The atmosphere on Earth is extremely complex, and there are millions of reactions taking place all the time, so there is quite a lot to learn in this section! But thankfully it’s not too complex.
The early atmosphere was mainly formed of carbon dioxide, with small amounts of water vapour, methane and ammonia (and possible nitrogen), and little to no oxygen. This is similar to the atmospheres of Mars and Venus.
It is thought that volcanoes released carbon dioxide, water vapour and nitrogen gas into the early atmosphere. The water vapour then condenses to form the ocean. The early atmosphere eventually stabilised and was made up mainly of carbon dioxide.
As icy comets hit the Earth from space, they may also have added to our water supplies. Many thousands of tonnes of water fall onto Earth from space every year, even today.
Around 3.4 billion years ago, organisms similar to bacteria evolved which could break down chemicals around them to provide energy. Later on, bacteria, algae and plants evolved which could harness the energy of the sun by carrying out a chemical reaction called photosynthesis.
The earliest living organism evolved to survive in conditions of little or no oxygen, so the oxygen produced by photosynthesis was toxic to them.
Approximately 200 million years ago, the atmosphere stabilised and has remained much the same ever since. As well as oxygen, the atmosphere contains approximately 78% nitrogen and small amounts of other gases such as argon (0.9%) and carbon dioxide (0.04%). The early atmosphere had little to no oxygen.
The evolution of plants, algae and bacteria that made their own energy using photosynthesis caused oxygen to be released; this oxygen caused the atmosphere to become richer and richer in oxygen.
Lots of amino acids, also known as the building blocks of life, come together to make proteins, which are found in all living things. Amino acids contain the elements hydrogen, carbon, nitrogen and oxygen.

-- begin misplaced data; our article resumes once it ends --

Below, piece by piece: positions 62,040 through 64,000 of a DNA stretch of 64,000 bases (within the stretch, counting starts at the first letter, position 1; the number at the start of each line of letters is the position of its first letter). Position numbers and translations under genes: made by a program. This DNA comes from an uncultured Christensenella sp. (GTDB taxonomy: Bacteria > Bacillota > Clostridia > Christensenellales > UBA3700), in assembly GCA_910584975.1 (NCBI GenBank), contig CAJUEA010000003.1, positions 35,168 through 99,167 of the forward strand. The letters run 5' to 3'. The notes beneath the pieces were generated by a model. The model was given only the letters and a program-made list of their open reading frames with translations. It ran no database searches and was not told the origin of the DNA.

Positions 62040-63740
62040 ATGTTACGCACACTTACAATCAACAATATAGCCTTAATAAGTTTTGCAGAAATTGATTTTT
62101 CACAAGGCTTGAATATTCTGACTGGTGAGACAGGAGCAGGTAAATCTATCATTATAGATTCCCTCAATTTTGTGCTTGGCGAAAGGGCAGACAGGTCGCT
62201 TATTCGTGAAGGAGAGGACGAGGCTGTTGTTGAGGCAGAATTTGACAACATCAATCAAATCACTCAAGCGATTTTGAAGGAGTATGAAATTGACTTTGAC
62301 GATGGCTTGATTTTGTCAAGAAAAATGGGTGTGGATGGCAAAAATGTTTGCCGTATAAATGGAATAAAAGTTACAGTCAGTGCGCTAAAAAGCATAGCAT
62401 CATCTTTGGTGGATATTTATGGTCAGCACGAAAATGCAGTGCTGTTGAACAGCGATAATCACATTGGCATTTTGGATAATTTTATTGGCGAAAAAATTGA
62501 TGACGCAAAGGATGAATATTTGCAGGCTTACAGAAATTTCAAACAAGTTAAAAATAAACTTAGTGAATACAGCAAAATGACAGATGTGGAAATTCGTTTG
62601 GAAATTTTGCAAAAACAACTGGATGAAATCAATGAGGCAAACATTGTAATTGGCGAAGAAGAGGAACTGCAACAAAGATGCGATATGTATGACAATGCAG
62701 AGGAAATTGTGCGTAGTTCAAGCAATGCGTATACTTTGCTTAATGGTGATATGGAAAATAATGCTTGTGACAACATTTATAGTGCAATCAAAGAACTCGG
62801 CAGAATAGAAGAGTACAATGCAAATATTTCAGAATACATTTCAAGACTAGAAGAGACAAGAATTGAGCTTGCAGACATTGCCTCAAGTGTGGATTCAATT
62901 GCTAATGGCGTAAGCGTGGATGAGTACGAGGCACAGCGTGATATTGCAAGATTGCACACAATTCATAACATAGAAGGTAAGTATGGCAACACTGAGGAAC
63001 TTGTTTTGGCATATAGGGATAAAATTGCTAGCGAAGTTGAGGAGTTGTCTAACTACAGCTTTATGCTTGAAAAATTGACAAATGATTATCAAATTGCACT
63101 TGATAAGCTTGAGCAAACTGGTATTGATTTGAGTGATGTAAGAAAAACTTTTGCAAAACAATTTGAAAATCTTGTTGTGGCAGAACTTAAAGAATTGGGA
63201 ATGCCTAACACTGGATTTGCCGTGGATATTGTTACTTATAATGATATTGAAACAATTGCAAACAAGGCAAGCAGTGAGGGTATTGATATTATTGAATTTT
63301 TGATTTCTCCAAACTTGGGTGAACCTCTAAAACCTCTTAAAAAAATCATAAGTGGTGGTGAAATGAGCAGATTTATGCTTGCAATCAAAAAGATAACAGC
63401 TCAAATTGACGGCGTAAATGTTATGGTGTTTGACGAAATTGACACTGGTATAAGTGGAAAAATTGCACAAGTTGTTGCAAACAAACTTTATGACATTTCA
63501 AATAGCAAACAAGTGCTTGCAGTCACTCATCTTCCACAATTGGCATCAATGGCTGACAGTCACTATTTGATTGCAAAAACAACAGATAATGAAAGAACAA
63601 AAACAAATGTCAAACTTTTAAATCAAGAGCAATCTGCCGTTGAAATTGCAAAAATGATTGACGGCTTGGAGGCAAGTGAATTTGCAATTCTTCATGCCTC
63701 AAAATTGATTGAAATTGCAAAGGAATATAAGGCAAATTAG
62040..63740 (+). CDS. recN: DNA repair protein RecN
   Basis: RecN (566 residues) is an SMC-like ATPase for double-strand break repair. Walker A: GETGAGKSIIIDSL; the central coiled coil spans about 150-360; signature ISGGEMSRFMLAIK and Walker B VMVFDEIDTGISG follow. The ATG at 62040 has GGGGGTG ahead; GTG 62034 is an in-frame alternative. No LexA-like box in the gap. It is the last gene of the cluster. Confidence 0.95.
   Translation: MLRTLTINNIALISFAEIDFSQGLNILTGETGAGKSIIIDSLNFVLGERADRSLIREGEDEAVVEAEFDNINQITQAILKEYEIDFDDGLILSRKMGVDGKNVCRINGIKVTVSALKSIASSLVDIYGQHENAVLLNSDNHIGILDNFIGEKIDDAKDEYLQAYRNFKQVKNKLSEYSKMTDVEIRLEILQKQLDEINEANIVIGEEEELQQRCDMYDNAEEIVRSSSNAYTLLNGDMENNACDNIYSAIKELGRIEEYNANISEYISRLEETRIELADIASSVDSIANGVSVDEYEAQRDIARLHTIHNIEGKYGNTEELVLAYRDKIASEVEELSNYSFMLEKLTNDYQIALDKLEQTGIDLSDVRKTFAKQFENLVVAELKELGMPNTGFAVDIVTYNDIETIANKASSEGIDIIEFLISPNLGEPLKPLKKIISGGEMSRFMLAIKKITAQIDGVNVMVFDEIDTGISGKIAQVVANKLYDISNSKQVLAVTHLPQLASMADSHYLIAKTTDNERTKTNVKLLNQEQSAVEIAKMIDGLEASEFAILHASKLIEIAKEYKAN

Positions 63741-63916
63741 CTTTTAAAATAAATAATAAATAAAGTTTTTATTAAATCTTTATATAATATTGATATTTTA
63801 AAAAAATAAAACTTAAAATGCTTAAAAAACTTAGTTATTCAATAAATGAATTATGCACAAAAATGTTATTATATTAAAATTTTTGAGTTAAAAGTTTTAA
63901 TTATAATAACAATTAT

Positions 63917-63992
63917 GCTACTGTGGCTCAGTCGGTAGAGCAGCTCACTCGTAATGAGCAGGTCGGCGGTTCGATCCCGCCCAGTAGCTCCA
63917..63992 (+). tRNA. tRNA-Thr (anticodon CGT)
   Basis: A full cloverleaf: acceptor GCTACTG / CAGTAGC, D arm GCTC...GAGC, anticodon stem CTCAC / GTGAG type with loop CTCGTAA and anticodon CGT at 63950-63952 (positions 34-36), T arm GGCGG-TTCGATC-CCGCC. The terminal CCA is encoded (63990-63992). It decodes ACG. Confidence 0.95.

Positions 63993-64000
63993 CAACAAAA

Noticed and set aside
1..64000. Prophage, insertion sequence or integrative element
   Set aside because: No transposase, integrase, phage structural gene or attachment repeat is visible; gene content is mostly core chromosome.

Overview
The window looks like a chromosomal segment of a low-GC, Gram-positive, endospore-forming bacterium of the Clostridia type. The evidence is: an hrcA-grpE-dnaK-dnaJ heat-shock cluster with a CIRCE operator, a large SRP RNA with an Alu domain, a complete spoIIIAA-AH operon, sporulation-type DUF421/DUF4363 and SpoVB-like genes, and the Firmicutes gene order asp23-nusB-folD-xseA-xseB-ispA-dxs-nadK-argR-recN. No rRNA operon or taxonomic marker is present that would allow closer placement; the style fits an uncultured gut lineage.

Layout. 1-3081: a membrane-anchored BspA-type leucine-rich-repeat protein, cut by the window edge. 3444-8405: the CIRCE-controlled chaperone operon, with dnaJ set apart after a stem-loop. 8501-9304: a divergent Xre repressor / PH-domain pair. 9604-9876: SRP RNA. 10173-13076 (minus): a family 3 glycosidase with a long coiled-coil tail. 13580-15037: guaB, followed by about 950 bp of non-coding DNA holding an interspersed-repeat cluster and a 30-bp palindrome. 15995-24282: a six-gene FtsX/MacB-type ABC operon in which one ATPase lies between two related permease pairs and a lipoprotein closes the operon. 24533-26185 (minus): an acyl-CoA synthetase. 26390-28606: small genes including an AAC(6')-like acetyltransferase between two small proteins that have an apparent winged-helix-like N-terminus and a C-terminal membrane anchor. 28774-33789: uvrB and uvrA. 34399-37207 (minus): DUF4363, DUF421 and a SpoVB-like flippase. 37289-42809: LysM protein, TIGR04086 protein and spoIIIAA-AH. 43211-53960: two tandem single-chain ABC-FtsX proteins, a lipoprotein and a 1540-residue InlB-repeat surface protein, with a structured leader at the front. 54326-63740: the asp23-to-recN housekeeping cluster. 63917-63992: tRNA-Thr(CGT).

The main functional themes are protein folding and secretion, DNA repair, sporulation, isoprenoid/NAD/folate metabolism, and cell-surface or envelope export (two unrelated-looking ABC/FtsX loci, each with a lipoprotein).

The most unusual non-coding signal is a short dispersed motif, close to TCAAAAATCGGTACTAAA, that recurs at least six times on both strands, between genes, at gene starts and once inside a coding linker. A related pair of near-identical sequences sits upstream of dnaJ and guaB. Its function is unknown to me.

Miller and Urey carried out an experiment to make amino acids out of chemicals they predicted to have been around at the time when life was formed on Earth. They mixed water, ammonia, methane and hydrogen together in the presence of electric energy to mimic conditions in our early atmosphere. A brown mixture was formed which contained many amino acids.
The early atmosphere contained a lot of carbon dioxide, but carbon dioxide makes up only 0.04% of our modern atmosphere. Most carbon dioxide was stored in living organisms or materials made up of living organisms. Carbon dioxide was taken up during photosynthesis.
Plants were then eaten by animals, so the carbon was transferred to animal bone and tissue. As time passed, the dead bodies of these organisms built up at the bottom of the ocean, where they formed calcium carbonate (limestone) rock. Dead organisms which were crushed and heated by the Earth’s crust turned into fossil fuels, all of which caused a reduction in carbon dioxide levels.
However, there is now evidence that the sea cannot cope with the additional carbon dioxide we are producing from emissions. Coral reefs are dying due to acidic conditions.
As we burn fossil fuels, stored carbon dioxide is released into the atmosphere. The carbon dioxide is absorbed by the ocean. Reactions within the sea make soluble hydrogencarbonates and insoluble carbonates such as calcium carbonate.
Excess dissolved carbon dioxide decreases the pH of the ocean so that it is more acidic – eventually this reaches a level which can kill important marine organisms.
In a completely separate theory, a guy called Alfred Wegener came up with the idea of continental drift.
Wegener first put forward his theory in 1915. At this time, scientists believed that mountain ranges were formed as the crust shrank and the early molten rocks in the Earth cooled down.
They stuck with this idea until 50 years after Wegener proposed his theory, when scientists found that the seafloor is spreading apart in some places between continents. The idea that the continents used to form one land mass is supported by evidence from coastline geometries, fossil data and rock structures.